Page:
A two-hour SWAT operation prompted by gunshots in the Acequia Madre neighborhood downtown came to an end when Santa Fe police took a male suspect into custody late Tuesday afternoon.
The man, identified by police as Jason Elliott, 49, was arrested in Patrick Smith Park after fleeing a standoff at a home on Acequia Madre, not far from the intersection with Camino del Monte Sol.
Elliott had left the scene in a vehicle, and officers pursued him to the park, Deputy Chief Paul Joye said.
Police charged Elliott with aggravated assault with a deadly weapon, two counts of negligent use of a weapon and two counts of aggravated assault on a peace officer after officers reported he fired a shotgun near them while they were outside investigating the scene, Joye said.
“Nobody got hurt on any side of it, and I’m always happy about that,” Joye said of the tense standoff.
A search of online court records does not reveal any previous criminal charges against Elliott.
The incident started shortly after 3 p.m. as police responded to a report of a gunshot in the vicinity. According to a news release issued by the Santa Fe Police Department, the shooting took place “after a verbal altercation in a parking lot,” though the release does not say where.
Joye said the investigation is ongoing.
Jesse Kesler, who was working on a construction project at a nearby home, said he first saw a man near the house in question “screaming and acting very agitated” around that time.
He described the man as a white male. He said it was unclear why the man was screaming or with whom he was arguing.
Kesler and others in the area said they heard a single gunshot shortly thereafter. Kesler said it sounded like a shotgun.
“Then the police came,” he said.
Others who live in or were visiting the area described a string of police cars suddenly zooming around the streets, blocking off traffic lanes on Canyon Road, Camino del Monte Sol and Acequia Madre.
Several officers wore protective body gear and carried automatic rifles as they set up road barriers in the area.
Officers on the scene were urging people in the neighborhood to stay behind walls or take other cover in case “bullets start flying.”
Kesler said he heard at least one more gunshot during the standoff, but added he could not see anything because police asked him and his crew to take shelter in a nearby art gallery.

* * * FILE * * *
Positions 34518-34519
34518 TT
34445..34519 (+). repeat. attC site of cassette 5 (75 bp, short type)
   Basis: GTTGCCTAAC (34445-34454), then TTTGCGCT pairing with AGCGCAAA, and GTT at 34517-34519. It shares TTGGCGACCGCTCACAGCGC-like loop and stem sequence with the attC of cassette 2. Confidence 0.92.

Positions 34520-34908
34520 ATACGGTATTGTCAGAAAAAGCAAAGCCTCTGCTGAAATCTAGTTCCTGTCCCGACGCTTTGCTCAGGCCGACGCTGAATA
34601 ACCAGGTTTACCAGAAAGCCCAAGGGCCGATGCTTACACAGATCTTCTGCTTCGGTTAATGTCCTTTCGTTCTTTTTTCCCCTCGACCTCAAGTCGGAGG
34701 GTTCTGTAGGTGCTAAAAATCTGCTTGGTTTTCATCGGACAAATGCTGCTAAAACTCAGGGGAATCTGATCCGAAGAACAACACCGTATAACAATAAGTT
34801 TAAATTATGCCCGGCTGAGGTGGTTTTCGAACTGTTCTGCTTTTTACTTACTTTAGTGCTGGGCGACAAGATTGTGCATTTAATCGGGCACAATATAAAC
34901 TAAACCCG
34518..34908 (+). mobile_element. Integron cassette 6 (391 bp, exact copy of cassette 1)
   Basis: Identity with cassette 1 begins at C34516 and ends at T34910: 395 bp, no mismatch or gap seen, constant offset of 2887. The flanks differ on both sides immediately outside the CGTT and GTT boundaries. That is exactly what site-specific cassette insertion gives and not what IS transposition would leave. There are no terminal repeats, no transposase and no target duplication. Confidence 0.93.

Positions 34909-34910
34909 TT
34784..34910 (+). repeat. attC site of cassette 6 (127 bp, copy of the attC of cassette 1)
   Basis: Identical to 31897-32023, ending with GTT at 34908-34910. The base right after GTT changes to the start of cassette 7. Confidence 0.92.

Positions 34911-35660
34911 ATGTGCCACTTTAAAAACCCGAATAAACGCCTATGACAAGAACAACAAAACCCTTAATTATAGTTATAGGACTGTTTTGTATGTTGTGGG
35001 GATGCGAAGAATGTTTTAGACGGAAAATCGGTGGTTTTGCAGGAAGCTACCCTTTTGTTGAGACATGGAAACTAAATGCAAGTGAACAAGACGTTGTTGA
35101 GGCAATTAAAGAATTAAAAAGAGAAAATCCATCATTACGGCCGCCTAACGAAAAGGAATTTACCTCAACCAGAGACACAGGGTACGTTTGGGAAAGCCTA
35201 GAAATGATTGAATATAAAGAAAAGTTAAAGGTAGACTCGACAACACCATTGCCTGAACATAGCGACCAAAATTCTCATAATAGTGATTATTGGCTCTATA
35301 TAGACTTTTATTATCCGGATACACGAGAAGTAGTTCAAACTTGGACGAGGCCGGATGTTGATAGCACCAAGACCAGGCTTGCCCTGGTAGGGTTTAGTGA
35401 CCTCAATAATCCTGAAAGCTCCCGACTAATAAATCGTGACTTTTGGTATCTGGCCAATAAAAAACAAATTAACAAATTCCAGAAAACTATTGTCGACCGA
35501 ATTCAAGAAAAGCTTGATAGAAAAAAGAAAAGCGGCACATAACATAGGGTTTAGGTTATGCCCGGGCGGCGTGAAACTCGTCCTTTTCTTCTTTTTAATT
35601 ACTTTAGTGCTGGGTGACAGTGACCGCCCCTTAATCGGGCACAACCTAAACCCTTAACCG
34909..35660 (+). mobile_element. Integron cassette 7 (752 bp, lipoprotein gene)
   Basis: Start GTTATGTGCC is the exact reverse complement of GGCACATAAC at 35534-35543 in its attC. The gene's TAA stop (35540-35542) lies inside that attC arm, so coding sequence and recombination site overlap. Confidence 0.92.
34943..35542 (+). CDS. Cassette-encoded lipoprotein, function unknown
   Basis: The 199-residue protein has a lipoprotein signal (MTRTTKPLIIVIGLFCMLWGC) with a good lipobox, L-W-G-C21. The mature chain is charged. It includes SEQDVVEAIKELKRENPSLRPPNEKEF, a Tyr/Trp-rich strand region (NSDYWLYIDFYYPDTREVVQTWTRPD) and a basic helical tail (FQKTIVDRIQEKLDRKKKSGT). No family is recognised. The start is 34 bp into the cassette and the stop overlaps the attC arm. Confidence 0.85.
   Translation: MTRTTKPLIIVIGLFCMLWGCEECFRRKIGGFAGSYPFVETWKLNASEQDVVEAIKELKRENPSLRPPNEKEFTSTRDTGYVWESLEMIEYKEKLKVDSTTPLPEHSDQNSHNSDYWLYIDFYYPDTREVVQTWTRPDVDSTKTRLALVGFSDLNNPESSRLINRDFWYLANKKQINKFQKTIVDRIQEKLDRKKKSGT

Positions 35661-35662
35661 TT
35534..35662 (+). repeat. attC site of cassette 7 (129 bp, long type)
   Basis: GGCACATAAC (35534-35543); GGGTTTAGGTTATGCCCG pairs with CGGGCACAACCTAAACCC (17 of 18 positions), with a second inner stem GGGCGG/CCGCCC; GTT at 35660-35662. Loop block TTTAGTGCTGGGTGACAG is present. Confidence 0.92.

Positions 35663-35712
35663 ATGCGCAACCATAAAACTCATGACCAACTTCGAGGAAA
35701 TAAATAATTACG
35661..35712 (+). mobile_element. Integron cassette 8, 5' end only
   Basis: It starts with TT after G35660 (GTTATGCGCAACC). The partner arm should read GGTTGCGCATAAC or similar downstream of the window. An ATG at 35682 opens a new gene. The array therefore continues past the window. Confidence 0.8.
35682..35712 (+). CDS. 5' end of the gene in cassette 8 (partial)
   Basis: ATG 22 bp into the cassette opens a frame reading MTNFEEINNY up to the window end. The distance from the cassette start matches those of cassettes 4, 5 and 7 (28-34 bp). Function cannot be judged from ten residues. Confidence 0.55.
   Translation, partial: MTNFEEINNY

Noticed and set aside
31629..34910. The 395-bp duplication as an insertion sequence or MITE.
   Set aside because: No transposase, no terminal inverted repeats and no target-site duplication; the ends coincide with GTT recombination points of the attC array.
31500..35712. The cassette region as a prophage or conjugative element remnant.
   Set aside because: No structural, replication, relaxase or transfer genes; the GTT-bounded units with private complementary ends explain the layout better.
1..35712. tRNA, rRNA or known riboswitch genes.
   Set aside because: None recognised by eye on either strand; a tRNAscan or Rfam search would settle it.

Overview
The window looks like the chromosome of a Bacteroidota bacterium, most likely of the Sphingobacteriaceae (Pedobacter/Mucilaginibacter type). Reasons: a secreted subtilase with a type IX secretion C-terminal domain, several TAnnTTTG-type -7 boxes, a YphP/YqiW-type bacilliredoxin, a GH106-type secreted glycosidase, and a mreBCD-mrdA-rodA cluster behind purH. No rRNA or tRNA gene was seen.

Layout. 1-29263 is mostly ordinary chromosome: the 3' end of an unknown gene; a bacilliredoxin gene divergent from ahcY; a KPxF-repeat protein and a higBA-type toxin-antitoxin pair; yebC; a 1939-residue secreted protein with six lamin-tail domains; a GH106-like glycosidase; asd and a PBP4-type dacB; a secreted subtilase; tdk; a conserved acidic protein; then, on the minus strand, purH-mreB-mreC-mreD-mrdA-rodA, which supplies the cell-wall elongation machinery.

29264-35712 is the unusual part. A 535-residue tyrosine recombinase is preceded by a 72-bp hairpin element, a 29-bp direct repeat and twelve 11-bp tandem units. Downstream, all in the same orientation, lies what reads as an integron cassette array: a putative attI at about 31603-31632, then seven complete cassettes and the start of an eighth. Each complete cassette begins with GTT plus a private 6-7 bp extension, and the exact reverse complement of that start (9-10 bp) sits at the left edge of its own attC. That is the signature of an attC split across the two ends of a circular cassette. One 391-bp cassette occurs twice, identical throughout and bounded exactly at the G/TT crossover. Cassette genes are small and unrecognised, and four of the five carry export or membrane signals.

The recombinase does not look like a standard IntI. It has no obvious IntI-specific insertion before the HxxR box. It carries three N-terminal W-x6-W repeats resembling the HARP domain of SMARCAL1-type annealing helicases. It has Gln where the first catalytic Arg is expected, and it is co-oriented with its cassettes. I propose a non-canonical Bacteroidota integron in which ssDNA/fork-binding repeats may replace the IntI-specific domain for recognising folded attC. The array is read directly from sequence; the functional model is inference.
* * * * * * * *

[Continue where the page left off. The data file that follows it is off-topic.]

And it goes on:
“They said, ‘Everyone get inside,’ ” he recalled.
At one point, police could be heard using a loudspeaker to talk to Elliott as they surrounded the house in the normally quiet neighborhood known for its art galleries and restaurants.
Shortly thereafter, police officers “used a flash-sounding diversionary device, which is not uncommon for this type of situation,” Joye said.
Elliott “was seen fleeing the scene in his vehicle,” and police caught up to him during a “high-risk traffic stop,” according to the news release.
The heavy police presence and sound of gunshots had people scurrying for cover at one point. Two owners of a nearby business, who declined to be identified, said a number of passersby suddenly came in to “seek shelter” during the threat.
Kathy Kennedy Beck of Tucson, Ariz., who was visiting Santa Fe, said she heard a single gunshot shortly after 3 p.m. in the direction of Camino del Monte Sol. Asked if she could determine whether it was a large- or small-caliber weapon, she said, “When you hear something like that, you don’t think anything except, ‘It was a loud shot.’ ”
Katie Hyde of Santa Fe, who had just visited the nearby Tea House restaurant with a friend, said she was surprised to suddenly walk upon a crime scene.
“Tons of police cars were passing by; I’ve never seen anything like this in my life,” she said.
Yet at times the standoff quieted down so much that local residents who were just a block or so away, seemingly unaware of the situation, strolled the streets, put out garbage cans or stopped to chat with mail delivery drivers who came close to the cordoned-off areas before being turned away by police.
But the potential for danger remained. Acequia Madre resident Jane Smith wandered out of her house at one point to see if she could find out the truth about rumors she was hearing.
“It’s scary to think of a live shooter around here,” she said.
A police officer standing nearby told her it would “not be an intelligent decision” to go too far into the street, so she went back inside her home.